PETALING JAYA: In Malaysia, taking to the open road on a bicycle is like a taking a spin on the wheel of fortune.
Every time Gary Geoffery dons his cycling attire, he cannot help but wonder if it will be his last day alive.
“There are too many dangers that we have to be aware of. Fast cars, large bus and wide trucks pose a risk to cyclists on the road,” said the 41-year old.
Being based in Tuaran - located about 40km from Sabah’s capital - Geoffery is blessed with generous kampung roads.
Since he took up the recreational sport three years ago, he has tried to log a weekly average of 100km.
Though a good ride on tarmac is best, the cycling enthusiast says there are dangers seen and unforeseen no matter where one gets their biking fix.
“Some of the newer roads are a gift to the cycling community as they has an extra width of about three feet for the bicycle.
“However, older state or town roads barely have any semblance of safe passage,” he shared.
Poor road conditions, such as depressions in the surface and potholes of any size, are also dangerous.
Ideally, safe riding distance between a motorised vehicle and a cyclist is about 1.5 metres. Unfortunately, inconsiderate motorists who believe that cyclists have no place on the road have bullied their way into right of passage, to the extent of bringing harm to members of the cycling community.
Just last year, two cyclists Geoffery knew were knocked down in road accidents, with one being a nasty case of hit-and-run. Unfortunately, not much has been done to help the cycling community since then.
Though the Kota Kinabalu City Hall created a 7km green cycling lane in the city with more in the plans, its impact is far from wide-reaching for the cycling community.
As the lane is shared with pedestrians, riding on the small five-feet wide lane is often a recipe for disaster.
Cyclists often prefer taking to the road, especially those training to race, as their speed can go up to 40km per hour.
Due to the lack of official regulation for cycling, some take their bikes to the road without an understanding of traffic law, thus endangering themselves and others.
Geoffery believes that cycling associations are partly to blame, while the state association is more focused on developing medal-earning talents instead of regulating the cyclist community.
“District-level associations or cycling clubs should conduct periodic ethics and road safety classes to ensure their members are road-worthy,” he added.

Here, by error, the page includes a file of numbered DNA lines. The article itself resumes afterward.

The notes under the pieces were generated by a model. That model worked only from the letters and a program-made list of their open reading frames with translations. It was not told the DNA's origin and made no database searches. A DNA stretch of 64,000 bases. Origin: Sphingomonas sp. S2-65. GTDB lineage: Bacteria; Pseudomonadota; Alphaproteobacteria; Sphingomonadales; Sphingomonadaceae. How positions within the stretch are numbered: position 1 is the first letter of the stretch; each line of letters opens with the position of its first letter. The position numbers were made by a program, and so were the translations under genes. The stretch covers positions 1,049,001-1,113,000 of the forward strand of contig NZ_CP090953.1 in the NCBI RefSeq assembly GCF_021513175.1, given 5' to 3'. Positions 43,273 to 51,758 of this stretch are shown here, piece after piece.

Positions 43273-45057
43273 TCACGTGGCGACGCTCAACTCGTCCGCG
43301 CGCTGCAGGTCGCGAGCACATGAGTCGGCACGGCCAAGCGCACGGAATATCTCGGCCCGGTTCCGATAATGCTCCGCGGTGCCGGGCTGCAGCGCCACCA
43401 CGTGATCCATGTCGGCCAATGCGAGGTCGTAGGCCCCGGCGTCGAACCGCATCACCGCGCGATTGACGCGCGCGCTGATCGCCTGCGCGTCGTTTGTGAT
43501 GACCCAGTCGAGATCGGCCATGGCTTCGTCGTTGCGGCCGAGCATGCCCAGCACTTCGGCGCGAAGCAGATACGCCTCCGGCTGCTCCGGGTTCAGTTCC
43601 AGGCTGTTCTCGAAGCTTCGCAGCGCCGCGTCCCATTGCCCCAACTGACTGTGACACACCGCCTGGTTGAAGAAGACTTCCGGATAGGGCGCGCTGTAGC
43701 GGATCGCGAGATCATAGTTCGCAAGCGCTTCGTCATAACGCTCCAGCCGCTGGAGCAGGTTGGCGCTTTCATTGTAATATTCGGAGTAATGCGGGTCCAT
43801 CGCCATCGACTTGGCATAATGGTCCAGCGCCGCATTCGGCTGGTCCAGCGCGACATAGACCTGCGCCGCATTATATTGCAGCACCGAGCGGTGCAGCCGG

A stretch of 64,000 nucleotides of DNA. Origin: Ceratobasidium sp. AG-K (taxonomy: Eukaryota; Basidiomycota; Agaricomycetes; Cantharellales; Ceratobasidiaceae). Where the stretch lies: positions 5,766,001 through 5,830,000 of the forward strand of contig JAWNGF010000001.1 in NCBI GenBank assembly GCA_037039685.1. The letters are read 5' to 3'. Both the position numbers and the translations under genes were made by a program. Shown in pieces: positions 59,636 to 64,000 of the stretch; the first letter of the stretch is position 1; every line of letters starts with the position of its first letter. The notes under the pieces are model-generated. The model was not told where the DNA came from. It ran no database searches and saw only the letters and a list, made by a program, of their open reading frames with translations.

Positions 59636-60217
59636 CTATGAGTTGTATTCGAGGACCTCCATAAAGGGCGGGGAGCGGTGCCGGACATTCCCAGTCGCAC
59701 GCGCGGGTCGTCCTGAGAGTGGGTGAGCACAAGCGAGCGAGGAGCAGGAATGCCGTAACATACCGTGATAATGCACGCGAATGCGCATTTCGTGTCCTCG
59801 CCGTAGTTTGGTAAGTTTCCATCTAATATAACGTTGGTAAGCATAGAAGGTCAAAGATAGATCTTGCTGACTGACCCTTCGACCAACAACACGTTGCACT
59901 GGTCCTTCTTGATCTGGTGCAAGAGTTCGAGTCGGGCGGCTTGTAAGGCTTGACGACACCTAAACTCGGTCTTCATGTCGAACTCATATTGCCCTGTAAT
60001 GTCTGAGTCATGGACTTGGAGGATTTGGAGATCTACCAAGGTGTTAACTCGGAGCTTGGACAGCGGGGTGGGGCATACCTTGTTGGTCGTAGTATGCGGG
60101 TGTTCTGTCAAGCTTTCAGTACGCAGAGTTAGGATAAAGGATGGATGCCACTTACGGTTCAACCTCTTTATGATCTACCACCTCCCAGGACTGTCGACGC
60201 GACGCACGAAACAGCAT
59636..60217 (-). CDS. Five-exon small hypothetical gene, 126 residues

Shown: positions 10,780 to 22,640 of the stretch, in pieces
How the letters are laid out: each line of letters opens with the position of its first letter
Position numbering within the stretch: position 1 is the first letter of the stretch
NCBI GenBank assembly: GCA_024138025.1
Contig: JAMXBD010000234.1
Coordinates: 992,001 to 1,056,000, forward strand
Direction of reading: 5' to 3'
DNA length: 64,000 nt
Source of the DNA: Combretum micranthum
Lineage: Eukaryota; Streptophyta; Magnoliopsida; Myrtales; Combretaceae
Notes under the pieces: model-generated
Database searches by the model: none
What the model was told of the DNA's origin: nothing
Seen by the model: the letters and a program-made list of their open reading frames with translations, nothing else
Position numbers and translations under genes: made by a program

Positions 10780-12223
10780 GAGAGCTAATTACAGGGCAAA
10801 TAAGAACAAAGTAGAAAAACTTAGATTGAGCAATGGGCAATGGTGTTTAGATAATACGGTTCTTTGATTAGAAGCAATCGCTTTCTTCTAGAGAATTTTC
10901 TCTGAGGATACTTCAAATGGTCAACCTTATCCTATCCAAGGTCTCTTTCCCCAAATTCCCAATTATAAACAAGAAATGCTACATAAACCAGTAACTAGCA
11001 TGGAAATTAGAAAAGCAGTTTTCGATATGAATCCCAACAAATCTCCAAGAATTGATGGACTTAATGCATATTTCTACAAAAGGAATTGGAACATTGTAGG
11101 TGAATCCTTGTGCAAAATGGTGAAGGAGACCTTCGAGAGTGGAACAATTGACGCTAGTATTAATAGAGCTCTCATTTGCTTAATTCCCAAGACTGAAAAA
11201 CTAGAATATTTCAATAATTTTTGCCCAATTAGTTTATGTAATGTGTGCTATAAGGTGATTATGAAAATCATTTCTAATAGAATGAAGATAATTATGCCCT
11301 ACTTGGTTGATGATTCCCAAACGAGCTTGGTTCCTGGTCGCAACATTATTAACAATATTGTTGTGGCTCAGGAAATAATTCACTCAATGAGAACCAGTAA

He advocated the redesign of the road system to cater for safe usage pedestrians and non-motorised traffic, and hoped the Youth and Sports Ministry would support any association who wished to approach the respective agency to air the grouses of fellow cyclist.
However, Geoffery stressed that road safety is not limited to wearing helmets or going with bright outfit choices.
“It’s a cyclist’s personal responsibility to be safe, to cleverly plan his commute or training plan.
“He needs to adhere to traffic laws and know where and when to ride on a particular road. He should never go against the flow of traffic, avoid the distraction of music, always be visible and always be on the lookout.”
And contrary to popular belief, cyclists don’t always have an easier time of it in oft-cited cycling havens such as Melbourne.
In fact, a neighbouring country much praised for its public transport holds a higher rate of accidents for cyclists in car mishaps.
Ernest Rodrigues, a Singaporean living in Malaysia for five years, added that drivers can be downright aggressive in places like Australia, London, and the city-state of Singapore.
He feels that Malaysian drivers are more aware of cyclists due to the high volume of motorcycle users on the road. “They are more patient. Most of the dangers posed by motorised vehicles is when their drivers are distracted by their cellphones,” said the 45-year-old sports marketing manager.
However, he admitted that some cyclists don’t deserve to be on the road. “I’ve seen groups travel three to four abreast, failing to keep in a single file in traffic and blocking everyone,” he said.
The poor condition of local roads are also more likely to endanger a cyclist than an errant driver.
Rodrigues himself was thrown from his bike twice after coming into contact with potholes.
He also feels cyclists should just stay off the highway - likely due to the abundance of cars clocking in speeds of over 100km - and now prefers off road-riding as trees and rocks are much more stationary obstacles.
“I used to ride on the Duke Highway, until one morning at 5.30am, a huge lorry slammed into the divider right in front me. That was the last of it,” he said of the ban of bicycles on Malaysia’s highways.
He knows of two cyclists who were killed while out on their rides, while his friend, national cyclist Kimbeley Yap, survived a horrific accident in May.
Rodrigues stressed the need for mutual understanding on the roads, and urged drivers to remain mindful of the fact that bicycles are “human-powered”.
“When we’re climbing up the hill or preparing to move at the traffic light, we’d appreciate if there’s no honking.
“Everybody shares roads, and I can only take so many precautions. My fate is not in my hands,” he added.
The views expressed are entirely the writer’s own.
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